Chapter two goes onto discuss recent experiences of peace agreements and how the issue of justice is included. In regards to implementation, it is noted the more the steps are explicit and a timeline is included, the greater the chance of the measures being carried out. A list of criteria is given to consider when designing peace agreements.

The report then goes into the detailed process of who to include in the peace process and the various levels of involvement each party can play. This chapter, and the report as a whole, has a substantial impact on those in the global mediation field who read this because not only does it give structural tips on how to handle the broad spectrum on agreements, but it also includes specific, real examples of them being used in various settings around the globe.

The next two chapters deal with the issue of amnesty and and the role of the International Criminal Court (ICC). Although the mediator is a neutral party to the talks, almost always the issue of amnesty will be raised, so it is imeperative to know the international laws regarding it, and recent situations involving this sensitive topic. The ICC can play a pivotal role in the direction of a peace agreement. An appropriate example is the recent arrest warrant it issued to Sudanese President Bashir on five counts of crimes against humanity and two counts of war crimes.

For only 24 pages, this report has a wealth of imformation. It conlcudes with a section on emerging lessons and best practices making this report a good addition to the stack of reference books for any global mediator.

Read the report [here]

Problem Solving Profitable? [and more news]

April 20, 2009

Problem-solving surprisingly Profitable

It began as an experiment in local problem-solving. Making money was the farthest thing from anyone’s mind.
Today, it is one of Toronto’s most successful social enterprises.
Twenty-four years ago, a pioneering community activist named Ruth Morris proposed a way of handling neighbourhood disputes. Before going to the police or city hall, residents would bring their clashes – over noise, parking, garbage, privacy, pets, rent arrears and property issues – to a trained volunteer who would help them resolve the conflict themselves.

…Since its founding in 1988, the business division has made $2 million. Its clients have included the Toronto police, the Children’s Aid Society, General Motors, Canadian Pacific, the University of Toronto and the federal Department of Indian Affairs.

Read more [here]

Small businesses demand corporate mediators
The Federation of Small Businesses (FSB) has stepped up its campaign to convince the Treasury to fund a team of specialist mediators that would resolve lending disputes between small businesses and their banks.

A poll of the trade body’s members found that just over 70pc would use such a service, which the FSB said would help overcome some banks’ unwillingness to extend credit to viable businesses.
Similar schemes have already been set up in France and Belgium in response to the credit crisis.

Full article [here]

Program preps inmates for return to families
HAGERSTOWN — A unique program geared at preparing prison inmates to reunite with their families and loved ones upon release has spread to Washington County.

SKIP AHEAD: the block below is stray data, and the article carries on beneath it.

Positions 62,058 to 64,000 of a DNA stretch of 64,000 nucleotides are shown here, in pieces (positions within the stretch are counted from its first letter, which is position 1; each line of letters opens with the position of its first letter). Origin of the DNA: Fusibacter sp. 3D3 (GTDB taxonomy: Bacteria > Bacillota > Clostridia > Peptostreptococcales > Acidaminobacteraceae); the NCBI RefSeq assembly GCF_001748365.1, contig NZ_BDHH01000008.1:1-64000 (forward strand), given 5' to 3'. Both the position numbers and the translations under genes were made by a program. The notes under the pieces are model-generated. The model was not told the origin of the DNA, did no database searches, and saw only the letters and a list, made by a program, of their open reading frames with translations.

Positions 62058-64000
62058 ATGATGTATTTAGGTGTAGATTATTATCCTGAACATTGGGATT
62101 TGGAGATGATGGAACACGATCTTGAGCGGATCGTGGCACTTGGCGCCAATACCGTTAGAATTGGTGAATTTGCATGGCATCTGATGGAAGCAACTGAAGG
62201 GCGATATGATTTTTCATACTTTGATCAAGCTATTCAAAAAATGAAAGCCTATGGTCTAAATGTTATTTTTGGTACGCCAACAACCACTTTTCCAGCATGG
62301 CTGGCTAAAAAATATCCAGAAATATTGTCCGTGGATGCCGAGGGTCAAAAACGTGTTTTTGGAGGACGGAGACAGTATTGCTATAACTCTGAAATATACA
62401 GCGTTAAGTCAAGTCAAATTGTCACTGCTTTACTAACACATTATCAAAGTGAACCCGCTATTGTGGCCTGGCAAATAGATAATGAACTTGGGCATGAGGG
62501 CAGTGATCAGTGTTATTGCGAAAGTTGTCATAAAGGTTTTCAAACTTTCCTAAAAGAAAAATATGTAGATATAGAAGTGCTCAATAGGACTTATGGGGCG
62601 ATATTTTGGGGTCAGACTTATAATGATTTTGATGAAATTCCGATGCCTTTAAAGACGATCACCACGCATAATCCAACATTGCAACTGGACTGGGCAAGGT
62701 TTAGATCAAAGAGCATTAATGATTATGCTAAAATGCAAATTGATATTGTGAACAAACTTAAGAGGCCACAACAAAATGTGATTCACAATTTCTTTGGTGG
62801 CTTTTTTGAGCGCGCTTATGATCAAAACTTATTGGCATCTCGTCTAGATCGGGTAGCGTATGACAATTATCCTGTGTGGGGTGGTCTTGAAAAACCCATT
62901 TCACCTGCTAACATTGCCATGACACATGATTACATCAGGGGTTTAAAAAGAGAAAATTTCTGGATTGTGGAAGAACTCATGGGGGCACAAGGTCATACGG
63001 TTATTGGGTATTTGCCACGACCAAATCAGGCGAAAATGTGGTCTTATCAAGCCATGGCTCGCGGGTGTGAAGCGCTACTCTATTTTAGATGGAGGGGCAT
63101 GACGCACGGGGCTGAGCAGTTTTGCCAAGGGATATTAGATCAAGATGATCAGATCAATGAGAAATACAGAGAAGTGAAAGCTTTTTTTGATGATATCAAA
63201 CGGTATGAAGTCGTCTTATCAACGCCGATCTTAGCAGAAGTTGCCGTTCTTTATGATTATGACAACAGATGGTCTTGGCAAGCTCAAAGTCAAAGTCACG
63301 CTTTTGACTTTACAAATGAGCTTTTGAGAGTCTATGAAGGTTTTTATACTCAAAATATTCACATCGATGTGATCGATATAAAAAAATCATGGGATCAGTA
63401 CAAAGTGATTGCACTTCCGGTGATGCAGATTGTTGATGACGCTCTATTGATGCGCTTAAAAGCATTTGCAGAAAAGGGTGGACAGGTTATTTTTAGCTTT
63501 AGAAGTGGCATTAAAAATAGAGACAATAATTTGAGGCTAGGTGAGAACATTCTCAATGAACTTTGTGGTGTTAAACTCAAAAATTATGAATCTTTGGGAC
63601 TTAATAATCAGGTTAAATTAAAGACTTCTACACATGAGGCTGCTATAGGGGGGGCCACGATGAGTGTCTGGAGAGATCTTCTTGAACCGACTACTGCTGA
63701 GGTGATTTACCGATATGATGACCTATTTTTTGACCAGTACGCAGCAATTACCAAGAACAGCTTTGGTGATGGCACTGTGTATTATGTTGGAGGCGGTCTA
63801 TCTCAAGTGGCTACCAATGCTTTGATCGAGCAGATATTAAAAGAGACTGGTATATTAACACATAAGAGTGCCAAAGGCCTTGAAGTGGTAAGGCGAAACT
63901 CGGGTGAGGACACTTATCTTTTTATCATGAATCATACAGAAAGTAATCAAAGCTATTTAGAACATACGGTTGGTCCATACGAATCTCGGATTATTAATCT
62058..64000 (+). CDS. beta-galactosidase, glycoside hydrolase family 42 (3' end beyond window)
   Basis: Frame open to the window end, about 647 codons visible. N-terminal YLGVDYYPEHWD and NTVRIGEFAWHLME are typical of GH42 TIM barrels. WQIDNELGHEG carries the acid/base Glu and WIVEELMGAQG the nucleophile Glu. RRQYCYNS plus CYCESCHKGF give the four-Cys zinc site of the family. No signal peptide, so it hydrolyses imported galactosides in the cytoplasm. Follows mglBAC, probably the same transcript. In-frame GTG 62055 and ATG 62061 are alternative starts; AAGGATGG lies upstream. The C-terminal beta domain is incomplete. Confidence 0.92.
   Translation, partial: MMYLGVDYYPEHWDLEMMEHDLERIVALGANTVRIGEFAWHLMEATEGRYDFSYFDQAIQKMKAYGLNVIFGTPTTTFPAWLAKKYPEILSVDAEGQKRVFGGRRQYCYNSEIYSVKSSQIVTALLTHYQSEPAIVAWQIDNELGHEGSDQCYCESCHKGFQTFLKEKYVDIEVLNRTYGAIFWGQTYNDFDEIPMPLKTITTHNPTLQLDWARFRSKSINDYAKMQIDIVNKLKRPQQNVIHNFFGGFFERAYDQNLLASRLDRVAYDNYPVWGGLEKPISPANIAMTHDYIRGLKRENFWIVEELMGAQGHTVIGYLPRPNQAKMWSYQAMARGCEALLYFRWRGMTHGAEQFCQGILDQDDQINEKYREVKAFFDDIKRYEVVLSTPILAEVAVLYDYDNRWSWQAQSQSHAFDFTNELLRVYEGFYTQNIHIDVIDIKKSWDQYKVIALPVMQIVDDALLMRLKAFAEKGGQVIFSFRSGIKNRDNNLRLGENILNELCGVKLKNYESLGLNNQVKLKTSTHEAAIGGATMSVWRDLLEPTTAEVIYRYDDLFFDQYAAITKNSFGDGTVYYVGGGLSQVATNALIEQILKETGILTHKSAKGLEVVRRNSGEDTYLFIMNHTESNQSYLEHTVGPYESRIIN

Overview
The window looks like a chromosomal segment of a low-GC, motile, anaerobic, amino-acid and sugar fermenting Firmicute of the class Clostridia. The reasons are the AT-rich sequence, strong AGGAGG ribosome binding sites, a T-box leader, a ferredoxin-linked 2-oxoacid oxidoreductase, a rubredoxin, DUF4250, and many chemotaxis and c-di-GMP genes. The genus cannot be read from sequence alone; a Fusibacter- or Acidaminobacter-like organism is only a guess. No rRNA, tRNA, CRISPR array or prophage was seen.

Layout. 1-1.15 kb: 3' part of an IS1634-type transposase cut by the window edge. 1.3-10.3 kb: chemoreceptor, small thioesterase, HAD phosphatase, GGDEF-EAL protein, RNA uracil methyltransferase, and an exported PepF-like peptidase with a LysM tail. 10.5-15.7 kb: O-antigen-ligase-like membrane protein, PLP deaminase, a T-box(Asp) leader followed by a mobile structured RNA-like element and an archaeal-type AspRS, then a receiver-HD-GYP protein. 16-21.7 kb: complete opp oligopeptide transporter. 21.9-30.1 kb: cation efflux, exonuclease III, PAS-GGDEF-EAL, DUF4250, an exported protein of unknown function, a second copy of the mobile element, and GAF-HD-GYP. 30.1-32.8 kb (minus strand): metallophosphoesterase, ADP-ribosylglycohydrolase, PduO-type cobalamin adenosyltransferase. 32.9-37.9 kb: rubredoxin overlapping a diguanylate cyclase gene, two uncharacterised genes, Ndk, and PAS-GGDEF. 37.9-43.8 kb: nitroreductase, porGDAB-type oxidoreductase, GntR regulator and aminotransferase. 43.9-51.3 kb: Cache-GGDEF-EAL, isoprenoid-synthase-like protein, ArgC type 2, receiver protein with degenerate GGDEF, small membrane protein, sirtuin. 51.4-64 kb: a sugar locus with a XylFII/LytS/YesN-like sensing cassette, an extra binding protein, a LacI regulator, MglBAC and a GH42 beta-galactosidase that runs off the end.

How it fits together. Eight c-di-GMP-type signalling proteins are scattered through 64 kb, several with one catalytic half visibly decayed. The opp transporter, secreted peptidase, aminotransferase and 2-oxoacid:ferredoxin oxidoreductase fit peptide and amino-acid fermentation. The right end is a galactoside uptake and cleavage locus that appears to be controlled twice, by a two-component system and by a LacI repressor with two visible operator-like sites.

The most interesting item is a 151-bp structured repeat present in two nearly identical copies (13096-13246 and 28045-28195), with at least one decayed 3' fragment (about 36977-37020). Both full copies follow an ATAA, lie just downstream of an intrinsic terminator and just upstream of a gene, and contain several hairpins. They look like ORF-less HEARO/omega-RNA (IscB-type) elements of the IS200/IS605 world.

Following models already in place at prisons in Baltimore and Jessup, Md., the Washington County Community Mediation Center last month started arranging “re-entry mediation” sessions for inmates at Maryland Correctional Training Center, a medium-security men’s prison south of Hagerstown, said Valerie Main, executive director of the Washington County Community Mediation Center.

Full article [here]
Ambulance Group Still Waiting For Mediation
Victoria — Striking B.C. ambulance paramedics say they’re still waiting to hear from the Ministry of Health about a mediator in their dispute.
B.J. Chute of the Canadian Union of Public Employees said yesterday that Health Minister George Abbott suggested last Thursday that government representatives were ready to talk about appointing a mediator.
However, an official with the B.C. Ambulance Service also said last week that the two sides were too far apart for a mediator.

(Jeff’s note: in regards to the last sentence- isn’t this why mediation can help- to bring the two sides closer together???)
Full article [here]

Bill Will Have California Teachers To Learn Mediation & Negotiation
…the Assembly approved the first bill of Assemblyman Bill Monning, D-Monterey, which would train teachers in defusing school confrontations.

Assembly Bill 1 would allow teachers to take coursework in negotiation, mediation, arbitration and other techniques as part of their professional development.
AB 1 passed 49-24 but not before other lawmakers subjected Monning to the traditional hazing of new lawmakers during floor debate on their first bills.
“I am a little concerned that this is another example of the Legislature passing laws that don’t apply to themselves,” Assembly Hector De La Torre, D-South Gate, stressing the need for conflict resolution on issues like the budget.

Full article [here]

Mortage Mediation Plan Unveiled
MADISON, Wis. — Two Wisconsin lawmakers will unveil a foreclosure plan at the state Capitol on Tuesday.
State Sen. Lena Taylor and State Rep. Leon Young will introduce the “Mortgage Mediation” plan.
It would ensure that even if a foreclosure settlement cannot be reached, mediation efforts would assist both the borrower and the lender.